We are all so thankful that Tucker has his dad, who adopted him on June 27, 2019. Tucker is not alone now. He has his dad to help him get through such a sad time in his life. And Tucker is helping his dad too. They depend on each other now, and work together to get through this. When I think of the terrible loneliness that happens after such a loss, it tears at my heart that these guys are going through it I know that in time, there will be less pain, but right now, it is so strong and we have no way to ease their pain. The future will be different than they every planned for it to be, but they will get through it and we as a family will help them to get through it. Today is the first birthday Ron has had without Rachel in ten years, and that will make it a hard day, but I pray that he knows how much Rachel loved him, and that she wants the best for him and her children. She is in Heaven now, but her memory will always live on in our spirits. I pray that Ron can find some measure of happiness today too. Today is Ron’s birthday. Happy birthday Ron!! Have a great day!! We love you!!
Edward Leedskalnin was a bit of an eccentric, which might have been caused by the sadness of lost love. When Edward was suddenly rejected by his 16 year old fiancée Agnes Skuvst in Latvia, just one day before the wedding, he decided to immigrate to America. Once there, he came down with allegedly terminal tuberculosis, but was spontaneously healed. He believed that magnets had some effect on his disease. I don’t know about that part, but he lived much longer that he was ever expected to.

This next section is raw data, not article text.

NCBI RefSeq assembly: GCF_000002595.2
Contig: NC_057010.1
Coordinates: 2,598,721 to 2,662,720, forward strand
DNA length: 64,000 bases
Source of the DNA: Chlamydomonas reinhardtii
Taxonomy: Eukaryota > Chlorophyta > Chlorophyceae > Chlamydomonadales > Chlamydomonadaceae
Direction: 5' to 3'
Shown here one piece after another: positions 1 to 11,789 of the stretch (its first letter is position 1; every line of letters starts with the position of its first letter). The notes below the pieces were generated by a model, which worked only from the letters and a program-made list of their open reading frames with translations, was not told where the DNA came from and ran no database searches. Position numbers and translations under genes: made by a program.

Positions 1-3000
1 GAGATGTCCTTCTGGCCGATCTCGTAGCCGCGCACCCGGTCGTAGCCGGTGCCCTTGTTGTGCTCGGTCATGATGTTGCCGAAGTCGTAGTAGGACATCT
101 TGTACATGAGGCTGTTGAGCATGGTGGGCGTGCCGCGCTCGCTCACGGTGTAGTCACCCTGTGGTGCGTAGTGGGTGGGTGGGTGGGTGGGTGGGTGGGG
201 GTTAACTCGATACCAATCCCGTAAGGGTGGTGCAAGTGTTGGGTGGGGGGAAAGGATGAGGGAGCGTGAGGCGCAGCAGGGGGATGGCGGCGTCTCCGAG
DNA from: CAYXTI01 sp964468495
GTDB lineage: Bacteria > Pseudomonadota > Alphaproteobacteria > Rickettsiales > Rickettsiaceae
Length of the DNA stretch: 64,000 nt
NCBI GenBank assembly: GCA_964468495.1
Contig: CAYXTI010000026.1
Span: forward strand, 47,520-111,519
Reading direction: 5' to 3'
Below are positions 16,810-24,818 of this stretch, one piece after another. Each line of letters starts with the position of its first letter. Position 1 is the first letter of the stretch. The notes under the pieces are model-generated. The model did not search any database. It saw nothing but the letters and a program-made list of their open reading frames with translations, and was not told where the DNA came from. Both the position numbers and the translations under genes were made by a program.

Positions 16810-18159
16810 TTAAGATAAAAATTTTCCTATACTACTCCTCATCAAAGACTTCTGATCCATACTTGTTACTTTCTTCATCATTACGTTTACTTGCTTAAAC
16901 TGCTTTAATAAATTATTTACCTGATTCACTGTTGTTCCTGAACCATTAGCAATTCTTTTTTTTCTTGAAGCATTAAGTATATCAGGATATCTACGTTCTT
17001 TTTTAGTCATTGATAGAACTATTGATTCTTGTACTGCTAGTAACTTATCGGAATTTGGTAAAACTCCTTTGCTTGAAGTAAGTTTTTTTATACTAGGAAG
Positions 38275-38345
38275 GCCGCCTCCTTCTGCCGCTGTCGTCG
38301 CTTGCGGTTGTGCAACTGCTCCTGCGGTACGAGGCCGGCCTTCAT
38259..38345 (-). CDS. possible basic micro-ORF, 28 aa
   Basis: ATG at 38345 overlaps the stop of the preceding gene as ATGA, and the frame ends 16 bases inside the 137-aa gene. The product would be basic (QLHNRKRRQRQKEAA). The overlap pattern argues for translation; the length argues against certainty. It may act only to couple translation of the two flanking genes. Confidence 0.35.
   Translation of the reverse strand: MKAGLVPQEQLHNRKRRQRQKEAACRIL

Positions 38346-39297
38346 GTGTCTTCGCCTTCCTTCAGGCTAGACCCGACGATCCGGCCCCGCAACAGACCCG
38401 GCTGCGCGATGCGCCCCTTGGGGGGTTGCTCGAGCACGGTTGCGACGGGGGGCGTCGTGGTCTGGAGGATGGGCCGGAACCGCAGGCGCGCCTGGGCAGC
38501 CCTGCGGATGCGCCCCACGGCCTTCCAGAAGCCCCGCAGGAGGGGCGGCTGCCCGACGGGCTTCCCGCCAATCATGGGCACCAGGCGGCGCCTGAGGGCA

Leedskalnin decided to build himself a home where he could live out his years in solitude. The resulting “home” was eventually names Coral Castle, but was originally named “Ed’s Place.” Leedskalnin originally built the castle in Florida City, Florida, around 1923. Florida City, which borders the Everglades, is the southernmost city in the United States that is not on an island. It was an extremely remote location with very little development at the time. Leedskalnin built the castle by himself, out of Oolite Limestone. Edward spent more than 28 years building Coral Castle, refusing to allow anyone to view him while he worked. A few teenagers claimed to have watched his work a few times and reported that he had caused the blocks of coral to move like hydrogen balloons. The only tool that Leedskalnin spoke of using was a “perpetual motion holder”. The stones are fastened together without mortar. They are set on top of each other using their weight to keep them together. The craftsmanship detail is so skillful and the stones are connected with such precision that no light passes through the joints. The 8-foot tall vertical stones that make up the perimeter wall have a uniform height. Even with the passage of decades the stones have not shifted.
Leedskalnin purchased the land from Ruben Moser whose wife had assisted him when he had a very bad bout with tuberculosis. The castle remained in Florida City until about 1936 when Leedskalnin decided to move and take the castle with him. He renamed it “Rock Gate.” The move was an even more amazing feat the the first building of the castle. Its second and final location has the mailing address of 28655 South Dixie Highway, Miami, FL 33033, which now appears within Leisure City but which is actually unincorporated county territory. He reportedly chose relocation as a means to protect his privacy when discussion about developing land in the original area of the castle started. He spent three years moving the component structures of Coral Castle 10 miles north of Florida City to its current location outside Homestead, Florida.